“a person who is religiously enlightened appears to me to be one who has, to the best of his ability, liberated himself from the fetters of his selfish desires and is preoccupied with thoughts, feelings, and aspirations to which he clings because of their superpersonalvalue. … Religion, on the other hand, deals only with evaluations of human thought and action: it cannot justifiably speak of facts and relationships between facts.”

In support of Science :

“For example, a conflict arises when a religious community insists on the absolute truthfulness of all statements recorded in the Bible. This means an intervention on the part of religion into the sphere of science; this is where the struggle of the Church against the doctrines of Galileo and Darwin belongs.”

This is exactly where he sounds like an absolute Atheist :

“Nobody, certainly, will deny that the idea of the existence of an omnipotent, just, and omnibeneficent personal God is able to accord man solace, help, and guidance; also, by virtue of its simplicity it is accessible to the most undeveloped mind. But, on the other hand, there are decisive weaknesses attached to this idea in itself, which have been painfully felt since the beginning of history. That is, if this being is omnipotent, then every occurrence, including every human action, every human thought, and every human feeling and aspiration is also His work; how is it possible to think of holding men responsible for their deeds and thoughts before such an almighty Being? In giving out punishment and rewards He would to a certain extent be passing judgment on Himself. How can this be combined with the goodness and righteousness ascribed to Him?  … The main source of the present-day conflicts between the spheres of religion and of science lies in this concept of a personal God. “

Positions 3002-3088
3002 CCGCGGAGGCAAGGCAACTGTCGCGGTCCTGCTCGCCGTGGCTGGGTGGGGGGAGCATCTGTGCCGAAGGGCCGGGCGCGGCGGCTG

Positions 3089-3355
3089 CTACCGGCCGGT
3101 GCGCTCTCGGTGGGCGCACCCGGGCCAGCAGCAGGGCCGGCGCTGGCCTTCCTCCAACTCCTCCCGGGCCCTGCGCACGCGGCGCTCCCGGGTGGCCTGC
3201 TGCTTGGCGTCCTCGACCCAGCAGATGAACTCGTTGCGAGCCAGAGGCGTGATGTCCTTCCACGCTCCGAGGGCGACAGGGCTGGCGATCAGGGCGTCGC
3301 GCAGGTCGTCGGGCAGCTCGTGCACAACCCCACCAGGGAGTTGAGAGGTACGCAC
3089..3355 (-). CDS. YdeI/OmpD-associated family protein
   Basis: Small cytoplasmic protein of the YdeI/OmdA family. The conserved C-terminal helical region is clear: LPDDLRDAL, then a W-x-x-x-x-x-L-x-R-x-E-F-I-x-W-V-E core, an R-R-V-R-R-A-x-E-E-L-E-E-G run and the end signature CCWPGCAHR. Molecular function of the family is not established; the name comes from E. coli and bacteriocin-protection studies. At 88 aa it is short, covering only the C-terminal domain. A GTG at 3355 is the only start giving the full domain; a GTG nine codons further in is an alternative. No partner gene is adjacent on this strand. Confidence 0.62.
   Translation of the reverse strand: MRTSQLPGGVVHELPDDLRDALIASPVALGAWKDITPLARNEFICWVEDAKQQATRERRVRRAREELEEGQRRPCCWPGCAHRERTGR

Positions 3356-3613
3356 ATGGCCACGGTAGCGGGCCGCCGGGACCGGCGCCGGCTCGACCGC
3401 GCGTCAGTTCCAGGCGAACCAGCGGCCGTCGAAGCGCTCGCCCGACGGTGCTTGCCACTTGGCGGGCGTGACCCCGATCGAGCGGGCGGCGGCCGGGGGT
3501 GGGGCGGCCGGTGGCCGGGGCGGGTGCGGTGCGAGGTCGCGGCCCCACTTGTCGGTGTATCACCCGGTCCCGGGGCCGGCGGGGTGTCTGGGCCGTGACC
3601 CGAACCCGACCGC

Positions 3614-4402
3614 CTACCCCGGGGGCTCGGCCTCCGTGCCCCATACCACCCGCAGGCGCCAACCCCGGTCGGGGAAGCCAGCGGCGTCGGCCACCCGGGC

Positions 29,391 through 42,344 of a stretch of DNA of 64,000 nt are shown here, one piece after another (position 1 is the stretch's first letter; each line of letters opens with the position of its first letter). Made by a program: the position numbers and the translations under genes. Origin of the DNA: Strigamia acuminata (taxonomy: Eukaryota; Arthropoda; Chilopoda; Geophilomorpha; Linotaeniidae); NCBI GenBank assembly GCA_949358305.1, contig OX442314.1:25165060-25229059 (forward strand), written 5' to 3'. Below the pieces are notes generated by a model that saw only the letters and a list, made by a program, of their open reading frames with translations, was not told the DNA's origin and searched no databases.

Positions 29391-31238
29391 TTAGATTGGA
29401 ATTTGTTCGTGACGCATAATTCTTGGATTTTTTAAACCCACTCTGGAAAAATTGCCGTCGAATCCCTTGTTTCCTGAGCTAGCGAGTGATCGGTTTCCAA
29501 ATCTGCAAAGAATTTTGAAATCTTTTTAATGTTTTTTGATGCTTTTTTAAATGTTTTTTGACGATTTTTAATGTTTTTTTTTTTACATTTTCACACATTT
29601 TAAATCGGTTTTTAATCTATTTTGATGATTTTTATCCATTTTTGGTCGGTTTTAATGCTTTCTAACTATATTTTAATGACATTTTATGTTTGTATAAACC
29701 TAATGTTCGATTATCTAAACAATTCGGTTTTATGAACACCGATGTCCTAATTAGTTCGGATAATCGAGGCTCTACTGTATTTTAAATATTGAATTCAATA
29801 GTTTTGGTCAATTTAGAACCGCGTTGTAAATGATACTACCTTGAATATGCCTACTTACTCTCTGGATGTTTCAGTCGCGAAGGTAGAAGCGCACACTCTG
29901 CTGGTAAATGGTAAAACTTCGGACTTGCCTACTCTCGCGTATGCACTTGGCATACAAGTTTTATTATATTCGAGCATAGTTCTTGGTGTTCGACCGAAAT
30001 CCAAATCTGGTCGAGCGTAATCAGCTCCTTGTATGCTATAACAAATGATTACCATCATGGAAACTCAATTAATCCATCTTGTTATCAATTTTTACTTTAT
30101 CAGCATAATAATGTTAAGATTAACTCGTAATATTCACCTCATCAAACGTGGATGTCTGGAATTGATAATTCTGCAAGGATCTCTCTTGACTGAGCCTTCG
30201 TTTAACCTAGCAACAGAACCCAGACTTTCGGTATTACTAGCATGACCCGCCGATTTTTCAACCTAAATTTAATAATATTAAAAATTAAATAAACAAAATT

How religions with ‘personal God’ will play around Science :

“To be sure, the doctrine of a personal God interfering with natural events could never be refuted, in the real sense, by science, for this doctrine can always take refuge in those domains in which scientific knowledge has not yet been able to set foot. “

A request to religious leaders to modify their approach to religion :

“In their struggle for the ethical good, teachers of religion must have the stature to give up the doctrine of a personal God, that is, give up that source of fear and hope which in the past placed such vast power in the hands of priests.”

Again restricting religion in the domain of idealism and attitude :

“As regards religion, on the other hand, one is generally agreed that it deals with goals and evaluations and, in general, with the emotional foundation of human thinking and acting, as far as these are not predetermined by the inalterable hereditary disposition of the human species. Religion is concerned with man’s attitude toward nature at large, with the establishing of ideals for the individual and communal life, and with mutual human relationship.”

On in-community brotherly love :